The indoor air quality of natatoriums has become a significant health hazard, particularly regarding competitive swimmers. The lack of regulations and legislature has made this situation worse. HVAC systems, Heating Ventilating & Air Conditioning, are designed to control the air temperature. They have many different uses, for example, regulating the humidity and fresh air turnover rate. However, they do not “clean the air”. As said in the USA Swimming article The Air Quality Issue, “…air quality is directly affected by the water quality, i.e. bad water = bad air!” This “bad air” they speak of stems from the chloramines within the water. Chloramines are chlorine compound that unlike the traditional chlorine, they cannot burn off in the water. They are a primary source of disinfection byproducts.
Chronic chloramines and the associated smell and irritation are caused by a variety of factors. On the contrary to what many swimmers believe, the major cause of these problems is the lack of free chlorine rather than too much. "Free" chlorine is primarily used to kill bacteria and prevent the spread of waterborne illnesses. Free chlorine also oxidizes natural waste products from swimmers, including sweat, body oil, urine and other ammonia-nitrogen compounds. If the free chlorine levels are not sufficiently high to oxidize these nitrogenous wastes, the free chlorine combines with them to form noxious cholarmine compounds.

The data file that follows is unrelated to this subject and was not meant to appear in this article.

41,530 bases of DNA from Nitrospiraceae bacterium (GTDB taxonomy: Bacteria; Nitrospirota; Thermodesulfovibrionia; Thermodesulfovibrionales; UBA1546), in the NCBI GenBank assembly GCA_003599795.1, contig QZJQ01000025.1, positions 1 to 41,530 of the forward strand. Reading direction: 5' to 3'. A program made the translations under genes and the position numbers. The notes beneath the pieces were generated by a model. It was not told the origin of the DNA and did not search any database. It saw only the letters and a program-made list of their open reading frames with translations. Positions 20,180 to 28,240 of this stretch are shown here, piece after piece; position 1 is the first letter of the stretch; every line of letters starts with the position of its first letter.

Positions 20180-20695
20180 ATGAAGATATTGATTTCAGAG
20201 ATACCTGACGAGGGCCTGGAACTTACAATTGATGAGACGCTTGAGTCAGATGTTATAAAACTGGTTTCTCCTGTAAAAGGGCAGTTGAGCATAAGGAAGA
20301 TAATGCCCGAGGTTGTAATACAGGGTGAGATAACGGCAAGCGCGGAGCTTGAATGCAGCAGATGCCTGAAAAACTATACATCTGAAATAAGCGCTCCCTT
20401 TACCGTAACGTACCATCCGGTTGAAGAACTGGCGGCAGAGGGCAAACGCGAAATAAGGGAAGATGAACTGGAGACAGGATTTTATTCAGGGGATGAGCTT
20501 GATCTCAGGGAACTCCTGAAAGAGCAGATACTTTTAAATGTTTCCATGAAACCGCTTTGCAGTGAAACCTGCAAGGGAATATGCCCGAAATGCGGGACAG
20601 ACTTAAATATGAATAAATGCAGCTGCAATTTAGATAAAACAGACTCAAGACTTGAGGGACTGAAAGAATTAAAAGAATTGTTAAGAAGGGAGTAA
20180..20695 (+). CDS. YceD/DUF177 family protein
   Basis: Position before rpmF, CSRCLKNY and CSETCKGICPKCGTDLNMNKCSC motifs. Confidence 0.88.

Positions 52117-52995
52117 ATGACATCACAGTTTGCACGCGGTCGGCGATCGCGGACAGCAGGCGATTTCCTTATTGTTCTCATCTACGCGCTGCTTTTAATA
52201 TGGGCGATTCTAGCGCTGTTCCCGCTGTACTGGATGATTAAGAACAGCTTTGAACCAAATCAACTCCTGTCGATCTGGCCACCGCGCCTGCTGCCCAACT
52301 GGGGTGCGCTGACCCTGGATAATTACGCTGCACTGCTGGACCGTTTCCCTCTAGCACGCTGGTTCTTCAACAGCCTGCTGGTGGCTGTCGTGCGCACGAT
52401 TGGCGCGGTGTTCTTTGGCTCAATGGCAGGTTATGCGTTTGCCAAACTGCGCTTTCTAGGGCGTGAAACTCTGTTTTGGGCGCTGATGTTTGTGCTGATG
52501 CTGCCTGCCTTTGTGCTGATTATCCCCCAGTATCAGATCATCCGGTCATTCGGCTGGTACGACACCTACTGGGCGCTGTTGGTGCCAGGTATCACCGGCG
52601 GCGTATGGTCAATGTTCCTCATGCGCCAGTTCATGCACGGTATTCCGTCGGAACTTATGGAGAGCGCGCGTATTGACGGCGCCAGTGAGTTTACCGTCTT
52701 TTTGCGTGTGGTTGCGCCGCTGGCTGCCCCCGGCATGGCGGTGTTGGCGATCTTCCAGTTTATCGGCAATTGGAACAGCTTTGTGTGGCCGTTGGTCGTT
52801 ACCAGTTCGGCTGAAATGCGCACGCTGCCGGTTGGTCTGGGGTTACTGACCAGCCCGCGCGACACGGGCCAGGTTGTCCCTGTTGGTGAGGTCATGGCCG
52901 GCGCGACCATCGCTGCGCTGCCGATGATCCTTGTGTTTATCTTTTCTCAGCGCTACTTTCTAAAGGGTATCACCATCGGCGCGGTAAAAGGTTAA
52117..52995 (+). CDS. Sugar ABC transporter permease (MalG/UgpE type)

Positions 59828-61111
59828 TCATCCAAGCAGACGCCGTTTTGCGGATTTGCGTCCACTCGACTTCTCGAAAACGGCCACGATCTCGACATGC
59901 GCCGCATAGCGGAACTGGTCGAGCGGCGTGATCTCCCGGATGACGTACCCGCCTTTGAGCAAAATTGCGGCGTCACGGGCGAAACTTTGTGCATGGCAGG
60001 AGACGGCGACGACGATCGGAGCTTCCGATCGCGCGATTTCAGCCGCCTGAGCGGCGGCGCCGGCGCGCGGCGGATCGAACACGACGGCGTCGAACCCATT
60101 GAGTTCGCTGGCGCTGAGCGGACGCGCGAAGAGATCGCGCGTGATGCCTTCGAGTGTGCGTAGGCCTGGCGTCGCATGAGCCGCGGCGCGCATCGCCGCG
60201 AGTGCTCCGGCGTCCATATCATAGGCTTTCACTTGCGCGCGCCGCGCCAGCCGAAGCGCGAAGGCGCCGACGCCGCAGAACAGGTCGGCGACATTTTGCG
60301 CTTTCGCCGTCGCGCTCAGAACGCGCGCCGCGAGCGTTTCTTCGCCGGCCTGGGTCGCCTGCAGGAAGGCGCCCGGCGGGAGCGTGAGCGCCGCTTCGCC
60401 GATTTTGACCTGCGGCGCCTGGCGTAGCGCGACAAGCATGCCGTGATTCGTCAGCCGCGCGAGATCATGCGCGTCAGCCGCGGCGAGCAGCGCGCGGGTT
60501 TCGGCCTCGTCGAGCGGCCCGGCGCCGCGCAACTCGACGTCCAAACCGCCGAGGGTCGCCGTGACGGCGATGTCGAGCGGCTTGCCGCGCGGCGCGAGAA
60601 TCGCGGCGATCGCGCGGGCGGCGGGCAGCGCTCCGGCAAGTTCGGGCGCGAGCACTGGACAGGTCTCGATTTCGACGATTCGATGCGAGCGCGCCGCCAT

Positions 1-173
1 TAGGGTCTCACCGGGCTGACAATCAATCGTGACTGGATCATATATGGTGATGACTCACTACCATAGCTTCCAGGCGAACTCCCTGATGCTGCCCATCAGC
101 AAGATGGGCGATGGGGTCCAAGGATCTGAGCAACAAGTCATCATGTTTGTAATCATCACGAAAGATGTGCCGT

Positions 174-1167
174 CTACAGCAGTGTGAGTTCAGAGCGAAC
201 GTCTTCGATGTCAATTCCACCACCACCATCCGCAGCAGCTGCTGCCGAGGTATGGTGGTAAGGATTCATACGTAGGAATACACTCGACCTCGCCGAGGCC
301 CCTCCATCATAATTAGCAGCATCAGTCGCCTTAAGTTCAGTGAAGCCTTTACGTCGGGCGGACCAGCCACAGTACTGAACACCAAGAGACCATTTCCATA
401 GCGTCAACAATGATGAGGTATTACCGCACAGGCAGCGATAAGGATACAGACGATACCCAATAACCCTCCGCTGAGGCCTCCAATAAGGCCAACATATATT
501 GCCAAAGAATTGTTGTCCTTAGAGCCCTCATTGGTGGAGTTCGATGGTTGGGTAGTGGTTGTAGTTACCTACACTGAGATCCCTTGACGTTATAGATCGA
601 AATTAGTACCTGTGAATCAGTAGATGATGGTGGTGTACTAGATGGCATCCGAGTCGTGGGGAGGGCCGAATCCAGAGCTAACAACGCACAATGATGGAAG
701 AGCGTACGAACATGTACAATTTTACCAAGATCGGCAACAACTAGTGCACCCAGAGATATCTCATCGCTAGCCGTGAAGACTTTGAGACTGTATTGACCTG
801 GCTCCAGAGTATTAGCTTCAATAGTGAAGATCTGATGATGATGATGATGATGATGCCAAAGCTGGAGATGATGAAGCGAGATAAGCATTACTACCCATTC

Chloramines are primarily released during evaporation, during competitive swimmer practices, and when swimmers are aerating the water. They have been proven to cause serious respiratory problems for swimmers, staff around the pool and spectators in the stands. Irritating particles within the environment surrounding and inside pools are generally the result of combined chlorine by-products of disinfection and human waste products. These products are the result of chlorine bonding with sweat, urine, and other products of swimmers. As this concentration increases, they move into the surrounding air.
This air is filled with irritants that can cause a plethora of symptoms, which are dependent on the concentration of irritants in the air, water, and the amount of time the swimmer is in contact with the water and air. Some of the physical symptoms attributed to disinfection byproducts include coughing, eye and nose irritation, anemia, stomach discomfort, damaged hair and skin. Severe symptoms include wheezing or aggravating asthma. It has also been found that the routine breathing of irritants may increased sensitivity to other types of irritants such as fungi and bacteria. Improperly balanced chlorinated pools can actually cause severe asthma. These findings may explain why swimmers are more prone to exercise induced asthma than athletes in other sports. "Results show that nitrogen trichloride or trichloramine is a cause of occupational asthma in swimming pool workers like lifeguards and swim instructors," says Dr. K. Thickett of the...